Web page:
Ancient enzymes conferring antibiotic resistance re-created in the lab

March 4, 2013 § 2 Comments

Structure of a Streptomyces albus beta-lactamase (

Structure of a Streptomyces albus beta-lactamase (

Resistance against antibiotics, such as penicillin and cephalosporins, are haunting many hospitals and clinical practices. In a recent paper  in the Journal of the American Chemical Society, researchers reported that they made laboratory versions of the ancient ancestors of the enzymes that lead to antibiotic resistance. By studying the ancient forefathers of these enzymes, researchers hope to understand how modern antibiotic resistance evolved and figure out new ways to deal with it. “Antibiotic-resistant organisms cause thousands of human deaths every year. Anything new we can learn about antibiotic resistance may be potentially useful in coping with this problem,” says Jose Sanchez-Ruiz at the University of Granada in Spain, one of the study’s coauthors.

Antibiotic resistance isn’t a modern phenomenon that only arose in the face of clinical antibiotic use in the past 60 years. Bacteria have been toting around enzymes to disarm antibiotics for millenia. Indeed, genes for antibiotic resistance have been found in 30,000-year-old permafrost sediment and in places largely untouched by human activity, such as remote Alaskan soil and the bottom of the Pacific Ocean.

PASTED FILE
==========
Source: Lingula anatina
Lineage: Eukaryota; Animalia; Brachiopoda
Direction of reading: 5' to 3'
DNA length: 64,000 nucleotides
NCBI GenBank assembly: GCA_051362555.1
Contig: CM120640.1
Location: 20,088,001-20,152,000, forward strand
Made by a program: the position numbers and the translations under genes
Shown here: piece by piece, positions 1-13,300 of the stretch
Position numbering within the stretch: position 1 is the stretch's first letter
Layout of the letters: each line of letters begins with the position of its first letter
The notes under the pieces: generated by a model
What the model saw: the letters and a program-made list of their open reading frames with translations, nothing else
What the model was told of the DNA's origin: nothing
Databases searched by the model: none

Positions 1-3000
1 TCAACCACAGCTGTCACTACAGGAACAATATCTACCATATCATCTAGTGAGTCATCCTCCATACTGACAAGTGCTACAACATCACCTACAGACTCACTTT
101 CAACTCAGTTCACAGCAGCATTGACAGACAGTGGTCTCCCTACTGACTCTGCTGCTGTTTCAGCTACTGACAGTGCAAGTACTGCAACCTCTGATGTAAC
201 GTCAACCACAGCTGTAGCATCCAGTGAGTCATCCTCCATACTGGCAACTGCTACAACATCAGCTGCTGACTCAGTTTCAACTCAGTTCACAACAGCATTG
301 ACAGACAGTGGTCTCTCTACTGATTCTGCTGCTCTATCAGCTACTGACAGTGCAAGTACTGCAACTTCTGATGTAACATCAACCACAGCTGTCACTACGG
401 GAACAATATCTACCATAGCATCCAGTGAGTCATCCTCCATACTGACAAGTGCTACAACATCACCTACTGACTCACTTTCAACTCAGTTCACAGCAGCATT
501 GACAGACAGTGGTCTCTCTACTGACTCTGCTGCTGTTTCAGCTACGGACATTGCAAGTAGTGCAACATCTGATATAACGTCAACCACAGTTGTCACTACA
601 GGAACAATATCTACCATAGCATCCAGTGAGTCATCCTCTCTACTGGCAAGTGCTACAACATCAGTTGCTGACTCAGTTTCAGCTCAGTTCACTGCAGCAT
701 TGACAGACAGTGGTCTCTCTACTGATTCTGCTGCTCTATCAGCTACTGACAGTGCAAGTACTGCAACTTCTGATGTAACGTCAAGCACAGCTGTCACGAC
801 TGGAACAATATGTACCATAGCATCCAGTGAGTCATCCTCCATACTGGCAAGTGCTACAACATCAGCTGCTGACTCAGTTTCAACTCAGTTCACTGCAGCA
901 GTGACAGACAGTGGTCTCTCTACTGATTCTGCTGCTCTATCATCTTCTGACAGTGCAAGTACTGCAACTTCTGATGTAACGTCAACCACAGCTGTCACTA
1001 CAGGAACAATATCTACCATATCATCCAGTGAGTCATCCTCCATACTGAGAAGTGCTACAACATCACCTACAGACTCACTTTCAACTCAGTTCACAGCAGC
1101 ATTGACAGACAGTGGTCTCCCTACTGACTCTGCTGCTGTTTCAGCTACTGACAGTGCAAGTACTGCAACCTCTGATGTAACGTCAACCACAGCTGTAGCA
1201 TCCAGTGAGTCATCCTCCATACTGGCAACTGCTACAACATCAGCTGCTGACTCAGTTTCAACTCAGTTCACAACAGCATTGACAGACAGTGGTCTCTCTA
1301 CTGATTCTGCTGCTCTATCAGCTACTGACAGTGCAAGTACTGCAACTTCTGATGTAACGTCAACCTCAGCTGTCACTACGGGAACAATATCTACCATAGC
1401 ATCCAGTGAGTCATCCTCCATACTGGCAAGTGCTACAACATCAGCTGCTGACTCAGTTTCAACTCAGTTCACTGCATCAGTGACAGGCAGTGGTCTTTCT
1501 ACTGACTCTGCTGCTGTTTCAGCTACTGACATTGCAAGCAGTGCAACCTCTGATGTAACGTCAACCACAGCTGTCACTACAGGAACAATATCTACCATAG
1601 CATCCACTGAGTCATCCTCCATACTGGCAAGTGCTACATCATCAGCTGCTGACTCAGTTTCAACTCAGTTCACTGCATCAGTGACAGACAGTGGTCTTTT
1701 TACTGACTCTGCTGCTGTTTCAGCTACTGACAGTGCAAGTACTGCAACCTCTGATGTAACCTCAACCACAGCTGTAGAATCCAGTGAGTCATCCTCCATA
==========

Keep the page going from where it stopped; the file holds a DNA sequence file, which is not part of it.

The class of enzymes that render drugs like penicillin useless are called beta-lactamases. The question is whether current pathogenic bacteria are simply recruiting, or improving upon, enzymes like beta-lactamases or other molecules that confer resistance in natural environments.

The permafrost sediment study dated antibiotic resistance as 30,000 years old. “But we knew that it is actually much older than just 30,000 years, because the resistance enzyme beta-lactamase is widely distributed throughout the bacterial domain of life. Phylogenetic analysis places its origin at about 2 to 3 billion years ago,” says Valeria Risso, also at the University of Granada.

To figure out how these enzymes functioned way back when, Risso and Sanchez-Ruiz, along with Eric Gaucher at the Georgia Institute of Technology, used bioinformatics tools to reconstruct ancestral lactamase sequences corresponding to the Precambrian nodes in the bacterial evolutionary trees. They then used molecular biology approaches to make the corresponding proteins in the laboratory and studied their structure, stability and function.

From their analyses, the investigators found that the Precambrian beta-lactamases were highly stable and promiscuous, with the ability to degrate a variety of antibiotics. This finding has biotechnological applications because highly stable and promiscuous enzymes are “in the top of the wish list of any protein engineer,” says Sanchez-Ruiz.

The investigators also say that when a microorganism develops resistance toward a drug,  it is repeating an adaptation process that likely took place in natural environments for several billion years. “The availability of resurrected Precambrian lactamases opens up new possibilities to understand such evolutionary adaptations and may therefore provide useful information to cope with modern antiobiotic-resistance problem,” says Risso.

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